Transgender job fair in Toronto hopes to break barriers to employment

Transgender job fair hopes to break barriers to employment
A first ever transgender job fair in Canada is hoping to break the gender bias barrier. Angie Seth speaks to organizer Biko Beauttah.

Kenyan-born Biko Beauttah came to Canada in 2006 with a dream – she wanted to make a difference and embrace the opportunities this country had to offer.

But Beauttah tells Global News that since she transitioned to a transgender person, the job opportunities have been few and far between.

“There is a loss of privilege that comes when you transition, especially if you are a transwoman of colour and it so devastating. It affects you throughout your life,” Beauttah said.

Beauttah left Kenya to seek asylum in Canada because being LGBTQ was considered a crime there.

READ MORE: Transgender job fair aims to help integrate trans people into workforce

However, she says in Canada, although the LGBTQ community is well supported, the job market is a much different story.

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“One time, I was like a human being walking through life like everybody else and then next, it was like a nightmare,” Beauttah said.

She says a number of transgender people experience bias and discrimination, and often do not get the job or the promotion because they are transgender.

“Diversity is about people, and inclusion is about culture. So even in a corporation, you can be all about transpeople, but then we do not see that diversity reflected at the top. It is only relegated at the bottom,” Beauttah said.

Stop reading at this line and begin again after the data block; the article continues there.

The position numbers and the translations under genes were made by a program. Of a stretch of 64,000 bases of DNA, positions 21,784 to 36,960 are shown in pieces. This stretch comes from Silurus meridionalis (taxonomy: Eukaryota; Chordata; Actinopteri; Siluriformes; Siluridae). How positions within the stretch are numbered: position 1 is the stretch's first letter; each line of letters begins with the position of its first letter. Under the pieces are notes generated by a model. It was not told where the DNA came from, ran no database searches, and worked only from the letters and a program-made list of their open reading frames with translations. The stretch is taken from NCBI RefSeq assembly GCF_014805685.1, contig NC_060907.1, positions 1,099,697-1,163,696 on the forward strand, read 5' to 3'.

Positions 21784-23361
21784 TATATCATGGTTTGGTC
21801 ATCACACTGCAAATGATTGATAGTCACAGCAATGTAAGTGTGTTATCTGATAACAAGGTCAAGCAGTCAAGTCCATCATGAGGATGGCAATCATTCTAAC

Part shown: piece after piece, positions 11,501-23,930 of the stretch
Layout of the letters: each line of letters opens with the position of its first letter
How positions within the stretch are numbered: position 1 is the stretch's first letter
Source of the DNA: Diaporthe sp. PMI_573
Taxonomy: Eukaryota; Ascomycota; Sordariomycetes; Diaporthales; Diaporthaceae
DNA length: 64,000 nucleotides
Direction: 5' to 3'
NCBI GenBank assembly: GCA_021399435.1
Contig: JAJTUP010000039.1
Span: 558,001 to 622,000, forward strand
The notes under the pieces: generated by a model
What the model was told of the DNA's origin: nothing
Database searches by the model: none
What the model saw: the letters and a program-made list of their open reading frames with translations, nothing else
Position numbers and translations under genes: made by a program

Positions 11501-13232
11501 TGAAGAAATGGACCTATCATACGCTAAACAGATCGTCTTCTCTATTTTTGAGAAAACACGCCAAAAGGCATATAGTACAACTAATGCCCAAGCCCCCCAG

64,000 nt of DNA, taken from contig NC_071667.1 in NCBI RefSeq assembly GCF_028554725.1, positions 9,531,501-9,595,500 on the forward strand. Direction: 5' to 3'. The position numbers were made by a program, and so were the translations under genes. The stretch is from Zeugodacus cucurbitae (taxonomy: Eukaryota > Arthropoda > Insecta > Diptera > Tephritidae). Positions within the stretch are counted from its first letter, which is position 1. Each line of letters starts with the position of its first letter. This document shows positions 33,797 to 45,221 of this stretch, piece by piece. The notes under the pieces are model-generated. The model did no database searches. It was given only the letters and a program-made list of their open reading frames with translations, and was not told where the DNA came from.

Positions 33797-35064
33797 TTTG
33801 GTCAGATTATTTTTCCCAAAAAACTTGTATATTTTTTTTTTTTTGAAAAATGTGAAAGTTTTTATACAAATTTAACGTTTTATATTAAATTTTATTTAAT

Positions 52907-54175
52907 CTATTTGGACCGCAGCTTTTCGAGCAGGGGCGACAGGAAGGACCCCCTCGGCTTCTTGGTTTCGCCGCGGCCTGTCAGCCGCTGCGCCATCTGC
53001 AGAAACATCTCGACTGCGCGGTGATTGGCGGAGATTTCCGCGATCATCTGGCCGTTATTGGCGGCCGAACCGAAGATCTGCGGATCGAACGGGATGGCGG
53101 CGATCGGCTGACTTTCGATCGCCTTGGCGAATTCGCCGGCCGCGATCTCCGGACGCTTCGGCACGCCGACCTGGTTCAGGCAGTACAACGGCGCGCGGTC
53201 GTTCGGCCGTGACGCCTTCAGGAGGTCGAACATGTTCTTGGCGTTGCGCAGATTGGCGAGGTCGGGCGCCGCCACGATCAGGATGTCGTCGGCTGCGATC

READ MORE: Toronto spa stays silent on pledge for change in policy on transgender customers

“Even with all my skill, nine years of post-secondary education, I still cannot find a job and I don’t know why that is.”

It is that struggle to find a job that inspired her to create the Trans Workforce and hold the first ever Transgender Job Fair.

“It’s very difficult to show up to a company in your own transness and get the job because there are so many factors that go into it like background checks and a lot of transphobia … if you are trans living in the street, homeless, or face these routine humiliations, this job fair is what’s needed,” Beauttah explains.

VIDEO: Canada’s first transgender job fair held in downtown Toronto

Canada’s first transgender job fair held in downtown Toronto
Canada’s first transgender job fair held in downtown Toronto

The job fair is being supported by TIFF and it includes job opportunities from groups like the Canadian Armed Forces, Parks Canada, Apple Canada, Correctional Services and government-level jobs.

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READ MORE: Casting Society of America holding first-ever open call for transgender actors

Beauttah said she wants to break the mould and stereotypes that exist with transgender people, and she feels this job fair is the place to start.

“This whole adventure was started by a trans-solution, which is a solution for transpeople by transpeople,” she said. “And through my struggles, I am hoping that a transperson can see this and be inspired and know that you don’t need the world to do something great. All you need is an idea and people to believe in you.”

Beauttah said there is a great deal of concern in the trans community about the struggle to make ends meet.

She says many transgender people resort to using food banks because they cannot afford to buy food, and some fall into areas like the sex trade because they are desperate for money.

READ MORE: Model Ines Rau becomes Playboy’s first transgender Playmate

As a result, suicide rates are high and the stereotypes and barriers for transgender people continue to exist.

“It’s the most frustrating, humiliating and degrading thing in the world,” Beauttah said.

“When you don’t want to ask the world for anything, you feel you can self-determine your own fate, but only if you had a chance … but when they take all the opportunity away from you, you are just watching everybody else’s life go by. You are just stagnated. And then you wonder why the suicide rate is so high in the trans community. This is why.”

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